If you have a property development scheme in Wiltshire in mind, you are likely to need a bat survey report to accompany your planning application.
If bats are present on your site, your scheme may well be able to proceed but mitigation measures might be needed to satisfy the local planning authority.
The protection given to bats
As a European protected species, bats are highly safeguarded. Disturbing bats without permission is a criminal offence: legislation in the Wildlife and Countryside Act 1981 details the protection given to bats. All 17 European species of bat breeding in the UK are fully protected under Schedule 2 of the Conservation of Habitats and Species Regulations 2017, preventing them from harm or disturbance or the destruction of bat roosts. Bats are the most common European protected species; other protected species include water voles, great crested newts, reptiles, otters and badgers.
Wiltshire and development
Wiltshire is a rural county comprising several market towns and the city of Salisbury is its cultural centre. New housing is needed to cater to a growing population, alongside economic growth and infrastructure improvements and the Wiltshire Core Strategy wants to see houses built to a high-quality design while prioritising protecting the environment.
As a European protected species, bats are given much consideration in the Wiltshire Core Strategy planning obligations. For instance, the Trowbridge Bat Mitigation Strategy Supplementary Planning Document builds on advice in the `Bat Special Area of Conservation Planning Guidance for Wiltshire’ and considers the impacts of development in the Trowbridge area on the Bath and Bradford-on-Avon Bats Special Area of Conservation. It sets out an approach for mitigation to avoid significant adverse impacts on bats.
Bat species in Wiltshire
Bats roost and breed in urban and rural areas of the county, finding spaces to shelter under hanging tiles, damaged bargeboards and loose tiles as well as in trees and hedgerows.
Bat species found here include the Barbastelle bat (Barbastella barbastellus), Brandt’s bat (Myotis brandtii), brown long-eared bat (Plecotus auritus), common pipistrelle bat (Pipistrellus pipistrellus), Daubenton’s bat (Myotis daubentonii), Leisler’s bat (Nyctalus leisleri), lesser horseshoe bat (Rhinolophus hipposideros), Nathusius’ pipistrelle bat (Pipistrellus nathusii), Natter’s bat (Myotis nattereri), Noctule bat (Nyctalus noctule), soprano pipistrelle bat (Pipistrellus pygmaeus), serotine bat (Eptesicus serotinus), whiskered bat (Myotis mystacinus), mouse-eared bat (Myotis myotis), Bechstein’s bat (Myotis bechsteinii), Geoffroy’s bat (Myotis emarginatus), parti-coloured bat (Vespertilio murinus) and the greater horseshoe bat (Rhinolophus ferrumequinum).
Bat groups in Wiltshire
The Wiltshire Bat Group monitors bat activity in the county and is the main contact for bat-related enquiries. The Wiltshire Bat Group is affiliated with the Bat Conservation Trust and its projects include monitoring greater horseshoe bat roosts in South Wiltshire.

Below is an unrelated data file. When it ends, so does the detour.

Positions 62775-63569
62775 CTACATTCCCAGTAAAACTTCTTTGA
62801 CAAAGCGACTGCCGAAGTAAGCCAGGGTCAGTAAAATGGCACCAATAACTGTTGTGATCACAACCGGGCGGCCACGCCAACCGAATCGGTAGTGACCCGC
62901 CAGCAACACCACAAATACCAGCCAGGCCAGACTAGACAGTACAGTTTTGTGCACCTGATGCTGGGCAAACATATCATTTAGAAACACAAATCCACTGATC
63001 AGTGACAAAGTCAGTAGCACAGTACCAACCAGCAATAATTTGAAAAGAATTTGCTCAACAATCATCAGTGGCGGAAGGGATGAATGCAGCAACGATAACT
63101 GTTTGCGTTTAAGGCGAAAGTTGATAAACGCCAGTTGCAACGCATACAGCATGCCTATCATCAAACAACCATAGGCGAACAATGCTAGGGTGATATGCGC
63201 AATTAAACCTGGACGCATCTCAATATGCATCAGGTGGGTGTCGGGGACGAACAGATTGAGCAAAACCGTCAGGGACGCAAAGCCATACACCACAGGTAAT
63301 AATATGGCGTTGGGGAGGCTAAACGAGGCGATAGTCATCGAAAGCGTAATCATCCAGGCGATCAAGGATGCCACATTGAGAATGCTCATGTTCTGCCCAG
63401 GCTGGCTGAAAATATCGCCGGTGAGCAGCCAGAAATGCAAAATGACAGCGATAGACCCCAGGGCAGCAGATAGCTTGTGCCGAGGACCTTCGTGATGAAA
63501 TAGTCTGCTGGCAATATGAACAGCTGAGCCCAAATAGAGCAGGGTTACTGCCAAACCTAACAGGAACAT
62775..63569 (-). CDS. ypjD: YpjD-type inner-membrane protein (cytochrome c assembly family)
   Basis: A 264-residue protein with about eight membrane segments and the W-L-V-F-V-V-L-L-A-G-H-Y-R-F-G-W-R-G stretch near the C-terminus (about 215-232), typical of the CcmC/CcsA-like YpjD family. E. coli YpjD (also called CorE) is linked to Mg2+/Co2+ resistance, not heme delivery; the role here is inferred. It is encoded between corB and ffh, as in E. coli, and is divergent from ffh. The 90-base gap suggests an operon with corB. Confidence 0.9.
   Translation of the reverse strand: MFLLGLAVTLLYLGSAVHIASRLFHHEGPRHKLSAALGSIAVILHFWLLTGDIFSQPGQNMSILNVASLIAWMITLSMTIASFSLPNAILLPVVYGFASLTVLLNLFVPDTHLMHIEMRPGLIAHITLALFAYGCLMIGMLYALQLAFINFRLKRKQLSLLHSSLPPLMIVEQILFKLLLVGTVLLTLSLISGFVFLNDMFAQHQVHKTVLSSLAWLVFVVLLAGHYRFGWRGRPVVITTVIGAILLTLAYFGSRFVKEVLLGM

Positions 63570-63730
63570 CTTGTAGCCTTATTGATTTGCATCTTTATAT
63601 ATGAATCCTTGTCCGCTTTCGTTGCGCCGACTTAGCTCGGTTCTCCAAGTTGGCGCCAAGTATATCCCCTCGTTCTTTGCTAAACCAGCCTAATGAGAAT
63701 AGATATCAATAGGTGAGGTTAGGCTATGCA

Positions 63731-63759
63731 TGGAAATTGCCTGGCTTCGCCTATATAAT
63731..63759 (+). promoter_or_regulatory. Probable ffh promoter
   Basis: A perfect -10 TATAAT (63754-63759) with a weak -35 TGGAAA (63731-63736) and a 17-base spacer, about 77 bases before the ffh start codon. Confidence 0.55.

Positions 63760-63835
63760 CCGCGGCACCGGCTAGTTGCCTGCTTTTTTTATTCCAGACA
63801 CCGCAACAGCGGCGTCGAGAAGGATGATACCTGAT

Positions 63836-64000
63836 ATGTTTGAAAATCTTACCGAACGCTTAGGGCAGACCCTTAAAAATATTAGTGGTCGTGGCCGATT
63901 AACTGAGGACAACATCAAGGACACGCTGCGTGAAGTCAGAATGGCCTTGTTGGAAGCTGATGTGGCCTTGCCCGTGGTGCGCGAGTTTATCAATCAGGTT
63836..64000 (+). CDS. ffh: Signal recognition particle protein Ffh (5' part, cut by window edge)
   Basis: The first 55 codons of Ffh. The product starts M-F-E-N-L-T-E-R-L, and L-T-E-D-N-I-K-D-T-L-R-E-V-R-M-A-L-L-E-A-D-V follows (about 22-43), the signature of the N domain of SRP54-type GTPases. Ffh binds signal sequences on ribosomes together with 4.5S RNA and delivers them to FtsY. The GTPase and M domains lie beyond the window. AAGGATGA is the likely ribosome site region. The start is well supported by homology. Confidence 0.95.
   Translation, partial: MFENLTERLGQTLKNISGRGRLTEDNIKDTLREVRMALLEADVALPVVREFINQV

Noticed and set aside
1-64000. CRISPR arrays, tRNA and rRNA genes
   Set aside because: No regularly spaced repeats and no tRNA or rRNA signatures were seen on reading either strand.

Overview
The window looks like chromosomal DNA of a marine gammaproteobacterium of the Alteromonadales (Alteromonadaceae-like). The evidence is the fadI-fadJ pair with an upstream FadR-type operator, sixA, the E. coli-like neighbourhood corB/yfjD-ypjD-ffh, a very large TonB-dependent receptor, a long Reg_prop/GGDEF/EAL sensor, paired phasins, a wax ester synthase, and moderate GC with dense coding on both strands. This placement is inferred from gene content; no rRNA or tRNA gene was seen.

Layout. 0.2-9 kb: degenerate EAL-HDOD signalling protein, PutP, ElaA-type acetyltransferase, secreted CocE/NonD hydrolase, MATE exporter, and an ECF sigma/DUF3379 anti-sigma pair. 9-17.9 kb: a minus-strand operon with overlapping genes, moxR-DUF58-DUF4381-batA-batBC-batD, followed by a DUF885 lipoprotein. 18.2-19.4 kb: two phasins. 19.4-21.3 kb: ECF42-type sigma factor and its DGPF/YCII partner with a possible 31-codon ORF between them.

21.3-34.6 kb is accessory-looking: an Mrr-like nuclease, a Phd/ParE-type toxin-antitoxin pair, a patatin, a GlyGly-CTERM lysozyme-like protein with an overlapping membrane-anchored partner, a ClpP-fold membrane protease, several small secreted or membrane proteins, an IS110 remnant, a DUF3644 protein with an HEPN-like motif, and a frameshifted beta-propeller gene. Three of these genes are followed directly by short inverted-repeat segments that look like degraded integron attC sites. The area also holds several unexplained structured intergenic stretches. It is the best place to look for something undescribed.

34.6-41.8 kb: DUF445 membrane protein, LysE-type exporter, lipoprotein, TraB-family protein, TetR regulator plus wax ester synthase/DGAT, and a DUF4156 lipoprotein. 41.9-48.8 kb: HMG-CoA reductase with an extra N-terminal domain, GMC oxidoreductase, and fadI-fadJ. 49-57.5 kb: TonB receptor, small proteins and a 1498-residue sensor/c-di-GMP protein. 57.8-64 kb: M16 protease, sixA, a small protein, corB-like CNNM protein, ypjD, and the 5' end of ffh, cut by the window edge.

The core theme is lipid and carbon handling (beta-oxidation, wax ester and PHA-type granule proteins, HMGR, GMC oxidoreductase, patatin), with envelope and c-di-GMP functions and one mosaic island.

Bat activity surveys
If it’s likely that bats are present on your development site, a bat survey will be required. The presence of bats might have been identified in earlier ecological surveys such as preliminary ecological appraisals or ecological impact assessments, triggering the need for further surveys. Only qualified ecological consultants can conduct bat surveys or protected species surveys.
Preliminary roost assessments
This is the first stage bat survey and it involves an ecological consultant investigating a site for signs of bat activity, looking for bat roosts, feeding remains, bat droppings, dead bat carcasses, and suitable habitat for supporting roosting bats. If they find no evidence of the presence of bats, the report will clarify this, and it should satisfy the planning authorities. If the preliminary roost assessment cannot rule out the presence of bats, second-stage bat activity surveys will be needed, known as bat emergence and re-entry surveys.
Bat emergence and re-entry surveys
Also known as bat activity surveys or dusk entry and dawn re-entry surveys, bat emergence and re-entry surveys involve ecologists visiting the site in question several times at different times of the day to investigate bat activity. This bat survey involves consultants monitoring bats’ potential entry and exit locations on buildings. These bat surveys can only be undertaken at certain times of the year, namely between May and September.
These ecology surveys involve bat surveyors using specialist equipment including static bat detectors which record bat calls, enabling species identification. The survey report will include bat mitigation measures such as installing bat boxes to ensure that the proposed scheme will not disturb bats. Providing that the information complies with local planning authorities’ conditions, planning consent should be obtained.
While the two bat surveys above will enable you to secure planning permission, a European Protected Species Licence may be needed to move bats or destroy roosts. If you need a bat mitigation licence as part of the planning process, they are issued by the statutory nature conservation organisations Natural England and Natural Resources Wales, and a professional ecologist will be able to help with your application.
Identify the ecological services you need
The first step is to find an ecological consultancy with experienced ecologists who are used to completing bat surveys for the relevant local planning authorities. A professional ecologist will also be able to advise you on any further surveys you might need to help secure planning consent: as well as bat activity surveys these may include surveys for great crested newts or water voles.